Anti-immigrant arizona: Ripple effects and mixed immigration status households under “policies of attrition” considered

Anna Ochoa O'Leary, Azucena Sanchez

Research output: Contribution to journalArticle

26 Scopus citations

Abstract

Although the seeds of legislated restrictions for immigrants can be traced to 1994 with California's unsuccessful Prop 187, more recent trends epitomized by Arizona's Senate Bill 1070 signed into law in April 2010 have renewed concerns about the impact of such policies on the life and livelihood of immigrant communities. We argue that in Arizona, emerging anti-immigrant policies that by design single out undocumented immigrants for exclusion grossly neglect important historical and geographical factors that have resulted in the prevalence of mixed immigration status households: domestic units in which the immigration status of at least one member is different from the others. As such, this feature of social organization will make the implementation of such policies untenable.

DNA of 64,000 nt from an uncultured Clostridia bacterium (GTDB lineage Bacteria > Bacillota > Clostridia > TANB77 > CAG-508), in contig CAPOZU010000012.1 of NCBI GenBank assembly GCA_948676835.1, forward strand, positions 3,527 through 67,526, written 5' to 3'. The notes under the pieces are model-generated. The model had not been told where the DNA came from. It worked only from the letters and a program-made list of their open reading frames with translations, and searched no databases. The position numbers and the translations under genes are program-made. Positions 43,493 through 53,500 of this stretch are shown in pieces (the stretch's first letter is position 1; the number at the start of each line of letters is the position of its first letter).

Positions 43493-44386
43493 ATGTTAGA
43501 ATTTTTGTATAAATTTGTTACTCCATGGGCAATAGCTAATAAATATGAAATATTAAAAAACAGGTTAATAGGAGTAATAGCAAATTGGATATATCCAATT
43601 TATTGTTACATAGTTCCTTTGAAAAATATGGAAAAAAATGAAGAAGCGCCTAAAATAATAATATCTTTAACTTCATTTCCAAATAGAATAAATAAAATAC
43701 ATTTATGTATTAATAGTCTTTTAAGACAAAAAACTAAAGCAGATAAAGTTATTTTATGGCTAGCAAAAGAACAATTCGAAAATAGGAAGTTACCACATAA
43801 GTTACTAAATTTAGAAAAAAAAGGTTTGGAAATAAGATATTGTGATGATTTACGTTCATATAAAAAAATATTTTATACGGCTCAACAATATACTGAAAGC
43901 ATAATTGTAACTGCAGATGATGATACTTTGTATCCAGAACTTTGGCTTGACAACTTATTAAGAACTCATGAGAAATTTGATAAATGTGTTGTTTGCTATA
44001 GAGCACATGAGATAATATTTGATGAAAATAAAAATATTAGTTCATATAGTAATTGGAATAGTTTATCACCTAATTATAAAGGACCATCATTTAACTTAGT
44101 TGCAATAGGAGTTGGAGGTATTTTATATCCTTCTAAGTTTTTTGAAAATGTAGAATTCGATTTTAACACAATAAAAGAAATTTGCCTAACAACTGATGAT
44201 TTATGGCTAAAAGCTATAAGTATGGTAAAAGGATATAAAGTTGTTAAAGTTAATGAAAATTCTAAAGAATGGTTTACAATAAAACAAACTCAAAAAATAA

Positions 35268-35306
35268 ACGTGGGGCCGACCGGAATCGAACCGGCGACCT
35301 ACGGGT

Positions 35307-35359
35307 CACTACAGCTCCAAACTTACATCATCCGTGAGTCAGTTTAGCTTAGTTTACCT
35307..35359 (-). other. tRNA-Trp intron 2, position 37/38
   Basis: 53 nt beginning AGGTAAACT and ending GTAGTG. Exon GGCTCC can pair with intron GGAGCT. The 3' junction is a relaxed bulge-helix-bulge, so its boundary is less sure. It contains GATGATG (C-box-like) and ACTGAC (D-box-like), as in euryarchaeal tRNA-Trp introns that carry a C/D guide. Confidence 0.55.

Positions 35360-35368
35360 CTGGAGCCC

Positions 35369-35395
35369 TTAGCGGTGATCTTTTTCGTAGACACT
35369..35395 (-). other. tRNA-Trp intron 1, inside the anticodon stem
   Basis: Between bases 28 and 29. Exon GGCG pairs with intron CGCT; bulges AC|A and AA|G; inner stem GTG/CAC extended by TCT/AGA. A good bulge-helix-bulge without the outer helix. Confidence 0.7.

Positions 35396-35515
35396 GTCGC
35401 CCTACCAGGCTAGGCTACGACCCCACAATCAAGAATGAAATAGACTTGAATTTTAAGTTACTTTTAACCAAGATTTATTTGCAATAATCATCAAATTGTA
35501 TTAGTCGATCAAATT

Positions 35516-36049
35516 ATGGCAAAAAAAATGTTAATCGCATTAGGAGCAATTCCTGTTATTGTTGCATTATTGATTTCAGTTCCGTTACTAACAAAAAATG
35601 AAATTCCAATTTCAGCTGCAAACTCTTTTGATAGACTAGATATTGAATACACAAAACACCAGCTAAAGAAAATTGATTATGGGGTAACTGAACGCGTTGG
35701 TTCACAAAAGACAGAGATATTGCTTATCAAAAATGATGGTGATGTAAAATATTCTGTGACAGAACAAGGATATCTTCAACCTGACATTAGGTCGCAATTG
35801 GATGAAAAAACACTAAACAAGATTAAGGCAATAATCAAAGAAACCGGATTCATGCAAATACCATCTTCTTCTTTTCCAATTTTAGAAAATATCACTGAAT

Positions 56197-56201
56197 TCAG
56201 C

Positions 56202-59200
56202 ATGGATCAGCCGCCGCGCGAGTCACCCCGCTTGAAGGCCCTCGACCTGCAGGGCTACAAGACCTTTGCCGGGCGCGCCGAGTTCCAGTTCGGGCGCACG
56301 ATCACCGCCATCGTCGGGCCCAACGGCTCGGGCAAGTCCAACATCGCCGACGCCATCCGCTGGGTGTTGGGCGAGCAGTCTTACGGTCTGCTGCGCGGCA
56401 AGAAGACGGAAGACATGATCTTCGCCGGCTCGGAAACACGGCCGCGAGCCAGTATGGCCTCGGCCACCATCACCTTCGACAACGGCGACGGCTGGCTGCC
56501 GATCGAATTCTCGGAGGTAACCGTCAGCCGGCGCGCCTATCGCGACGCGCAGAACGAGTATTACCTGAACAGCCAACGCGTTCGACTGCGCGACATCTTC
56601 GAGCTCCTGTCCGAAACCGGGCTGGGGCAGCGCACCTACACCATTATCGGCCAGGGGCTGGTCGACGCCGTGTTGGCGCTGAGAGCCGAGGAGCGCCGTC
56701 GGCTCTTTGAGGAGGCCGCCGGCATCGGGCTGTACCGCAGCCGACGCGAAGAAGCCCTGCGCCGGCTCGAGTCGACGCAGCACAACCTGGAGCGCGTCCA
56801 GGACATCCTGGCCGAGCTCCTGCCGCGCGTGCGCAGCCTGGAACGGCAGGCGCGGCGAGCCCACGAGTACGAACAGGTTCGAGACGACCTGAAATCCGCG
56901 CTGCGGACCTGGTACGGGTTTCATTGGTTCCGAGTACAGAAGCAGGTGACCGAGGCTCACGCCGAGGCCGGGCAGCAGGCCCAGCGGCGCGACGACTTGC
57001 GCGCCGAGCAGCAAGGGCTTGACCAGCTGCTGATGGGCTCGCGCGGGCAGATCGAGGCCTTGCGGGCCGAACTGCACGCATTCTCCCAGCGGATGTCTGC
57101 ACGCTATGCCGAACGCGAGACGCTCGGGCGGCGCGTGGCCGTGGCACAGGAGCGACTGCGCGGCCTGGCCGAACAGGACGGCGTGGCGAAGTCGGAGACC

Original languageEnglish (US)
Pages (from-to)115-133
Number of pages19
JournalJournal of Borderlands Studies
Volume26
Issue number1
DOIs
StatePublished - Apr 2011

ASJC Scopus subject areas

  • Geography, Planning and Development
  • Sociology and Political Science
  • Political Science and International Relations
  • Law

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